How embedded projects run into trouble: Jack’s Top Ten – Number Four -

How embedded projects run into trouble: Jack’s Top Ten – Number Four


In The Sign of Four we learn that Sherlock Holmes has a cocaine addiction. I have seen number 4 on my list of the top ten ways projects get into trouble so many times I’m tempted to self-medicate as well.

4 – Writing optimistic code

A picture is worth a thousand words. I was buying parts for my sailboat and this popped up:

$84 trillion for some paint and filters? Didn’t sound right to me.

This is an example of optimistic programming. Assuming everything will go well, that there’s no chance for an error.

When I learned to program in 1969 we were told to check our goesintas and goesoutas. This was in the era of expensive computer time, limited memory, and carefully-rationed CPU cycles. Yet, we wrote our FORTAN code with a plethora of tests for conditions that were impossible to occur; impossible, because in our teenaged hubris we knew we were such brilliant developers that our code was blessed by the angels.

Alas, the built-in tests showed those were indeed fallen angels.

Today the resources in a $0.50 MCU dwarf those of the $10m Univac of yore. OK – we don’t have a bank of spinning tape drives, but 10 ns cycle times are astonishing compared to a 60s-era mainframe’s 750 ns. We can afford to write code that pessimistically checks for impossible conditions.

When it’s impossible for some condition to occur, it probably will.

For instance, a switch statement without a default case is an example of overly-optimistic programming. Nothing can possibly go wrong – can it? With few exceptions all switch statements need a default case, which, if taken, either logs debugging data or handles the error.

Exception handlers are exceptionally hard to get right. In fact, the reference (Simple Testing) at the end of this article shows that a large percentage of problems are in error handlers. It makes sense to carefully inspect these and include rock-solid code to handle the exception.

Then there’s the assert macro. Use it. A lot. Seed asserts everywhere. Research (see resources) has shown that code with lots of asserts is less buggy and delivered faster than that without. Asserts check for things that might go wrong. Done right, the assertion will fire close to the source of the bug, making it easy to figure out the problem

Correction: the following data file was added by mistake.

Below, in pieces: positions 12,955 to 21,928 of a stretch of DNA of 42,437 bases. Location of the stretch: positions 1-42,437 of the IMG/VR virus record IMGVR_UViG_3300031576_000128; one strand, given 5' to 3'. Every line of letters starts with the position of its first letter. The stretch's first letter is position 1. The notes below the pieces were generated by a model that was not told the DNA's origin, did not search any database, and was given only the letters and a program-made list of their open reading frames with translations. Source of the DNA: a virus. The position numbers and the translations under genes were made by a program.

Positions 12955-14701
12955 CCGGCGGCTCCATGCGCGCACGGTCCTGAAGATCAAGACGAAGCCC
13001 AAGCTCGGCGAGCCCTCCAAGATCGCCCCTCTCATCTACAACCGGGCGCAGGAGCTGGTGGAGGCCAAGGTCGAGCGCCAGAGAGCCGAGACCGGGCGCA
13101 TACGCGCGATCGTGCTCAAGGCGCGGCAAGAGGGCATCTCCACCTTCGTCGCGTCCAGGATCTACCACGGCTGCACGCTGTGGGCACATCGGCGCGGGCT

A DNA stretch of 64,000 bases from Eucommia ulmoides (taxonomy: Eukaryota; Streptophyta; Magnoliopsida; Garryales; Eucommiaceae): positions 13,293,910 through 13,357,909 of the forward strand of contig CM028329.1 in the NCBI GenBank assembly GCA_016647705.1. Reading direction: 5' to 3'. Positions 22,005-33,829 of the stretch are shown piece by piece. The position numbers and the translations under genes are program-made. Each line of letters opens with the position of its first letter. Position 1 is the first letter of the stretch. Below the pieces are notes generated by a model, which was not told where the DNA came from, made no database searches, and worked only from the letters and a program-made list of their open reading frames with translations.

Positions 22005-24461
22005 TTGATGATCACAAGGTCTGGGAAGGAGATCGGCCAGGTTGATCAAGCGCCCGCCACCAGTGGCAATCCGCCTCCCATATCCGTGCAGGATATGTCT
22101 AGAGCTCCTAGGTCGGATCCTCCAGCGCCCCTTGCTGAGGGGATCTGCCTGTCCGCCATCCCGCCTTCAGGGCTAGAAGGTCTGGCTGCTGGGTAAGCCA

Admittedly, assert does stupid things for an embedded system, but it’s trivial to rewrite it to be more sensible.

Languages like Eiffel and Ada have super-asserts under the rubric of “Design by Contract” (DbC). In DbC it’s assumed that there is a contractually-mediated relationship between called and caller.  Language elements are provided to enforce those relationships and take appropriate action when one is violated.

If there’s one thing I wish we could add to C, it’s DbC. It appears that C++20 will get them.

Unfortunately, C is pretty much devoid of runtime error checking. Add some. Lots.

Another example: I never see malloc()’s return value checked. If malloc() fails, it will let you know. Yet most of us practice a needless bravado, just mallocing that bad boy. Now, we really don’t know how to deal with a malloc() failure, but at the least you can add debugging bread crumbs. Sans those, these sorts of problems are almost impossible to find. Or, if you’re really a pessimist, add the mem utility (see resources). It’s a few hundred lines of code that will capture about a dozen bugs common when using dynamic memory allocation.

Using arrays or pointers? Check indexes and validity. Way back in the 1950s even the earliest compiled languages checked every array reference to see if it was out of bounds. 60 years later, too often we don’t, and our favorite language provides no intrinsic mechanism to do so. (But there’s work being done to add pointer checks to C – see

I call seeding the code with these sorts of constructs proactive debugging. You know there will be bugs – there always are. Smart developers start debugging as they write the code, folding in snippets that will automatically find problems.

The best engineers are utter pessimists. They always do worst-case design. Analyze the circuit assuming that 1K +/- 5% resistor is at each end of the tolerance band. And figure the code will fail in mysterious and bizarre ways.


  • Investigating the Use of Analysis Contracts to Support Fault Isolation in Object Oriented Code , L. Briand, Labiche, Y., Sun, H.

  • Building bug-free O-O software: An introduction to Design by Contract, (

  • Simple Testing Can Prevent Most Critical Failures: An Analysis of Production Failures in Distributed Data-Intensive Systems , Ding Yuan, Yu Luo, Xin Zhuang, Guilherme Renna Rodrigues, Xu Zhao, Yongle Zhang, Pranay U. Jain, and Michael Stumm

  • Mem utility:

Jack Ganssle ( ) writes, lectures, and ruminates about embedded systems. His blog is here:

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